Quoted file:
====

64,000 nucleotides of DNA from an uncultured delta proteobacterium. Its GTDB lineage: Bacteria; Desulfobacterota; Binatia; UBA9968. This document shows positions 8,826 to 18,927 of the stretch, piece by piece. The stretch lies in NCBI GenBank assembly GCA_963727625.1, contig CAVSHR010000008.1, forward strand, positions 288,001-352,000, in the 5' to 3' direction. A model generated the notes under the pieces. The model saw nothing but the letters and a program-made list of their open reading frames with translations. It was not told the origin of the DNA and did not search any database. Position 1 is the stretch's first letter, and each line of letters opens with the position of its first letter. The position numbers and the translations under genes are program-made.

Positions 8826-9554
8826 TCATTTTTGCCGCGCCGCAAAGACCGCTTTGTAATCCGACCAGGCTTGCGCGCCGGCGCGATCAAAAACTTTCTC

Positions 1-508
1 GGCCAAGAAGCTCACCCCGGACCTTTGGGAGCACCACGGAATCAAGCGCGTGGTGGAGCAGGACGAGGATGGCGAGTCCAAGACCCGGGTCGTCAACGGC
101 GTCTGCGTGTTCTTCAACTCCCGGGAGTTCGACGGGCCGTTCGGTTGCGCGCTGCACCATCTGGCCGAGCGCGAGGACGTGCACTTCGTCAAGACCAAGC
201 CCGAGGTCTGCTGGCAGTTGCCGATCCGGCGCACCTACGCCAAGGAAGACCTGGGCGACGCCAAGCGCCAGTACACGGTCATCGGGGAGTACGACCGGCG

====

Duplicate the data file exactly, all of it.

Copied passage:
64,000 nucleotides of DNA from an uncultured delta proteobacterium. Its GTDB lineage: Bacteria; Desulfobacterota; Binatia; UBA9968. This document shows positions 8,826 to 18,927 of the stretch, piece by piece. The stretch lies in NCBI GenBank assembly GCA_963727625.1, contig CAVSHR010000008.1, forward strand, positions 288,001-352,000, in the 5' to 3' direction. A model generated the notes under the pieces. The model saw nothing but the letters and a program-made list of their open reading frames with translations. It was not told the origin of the DNA and did not search any database. Position 1 is the stretch's first letter, and each line of letters opens with the position of its first letter. The position numbers and the translations under genes are program-made.

Positions 8826-9554
8826 TCATTTTTGCCGCGCCGCAAAGACCGCTTTGTAATCCGACCAGGCTTGCGCGCCGGCGCGATCAAAAACTTTCTC

Positions 1-508
1 GGCCAAGAAGCTCACCCCGGACCTTTGGGAGCACCACGGAATCAAGCGCGTGGTGGAGCAGGACGAGGATGGCGAGTCCAAGACCCGGGTCGTCAACGGC
101 GTCTGCGTGTTCTTCAACTCCCGGGAGTTCGACGGGCCGTTCGGTTGCGCGCTGCACCATCTGGCCGAGCGCGAGGACGTGCACTTCGTCAAGACCAAGC
201 CCGAGGTCTGCTGGCAGTTGCCGATCCGGCGCACCTACGCCAAGGAAGACCTGGGCGACGCCAAGCGCCAGTACACGGTCATCGGGGAGTACGACCGGCG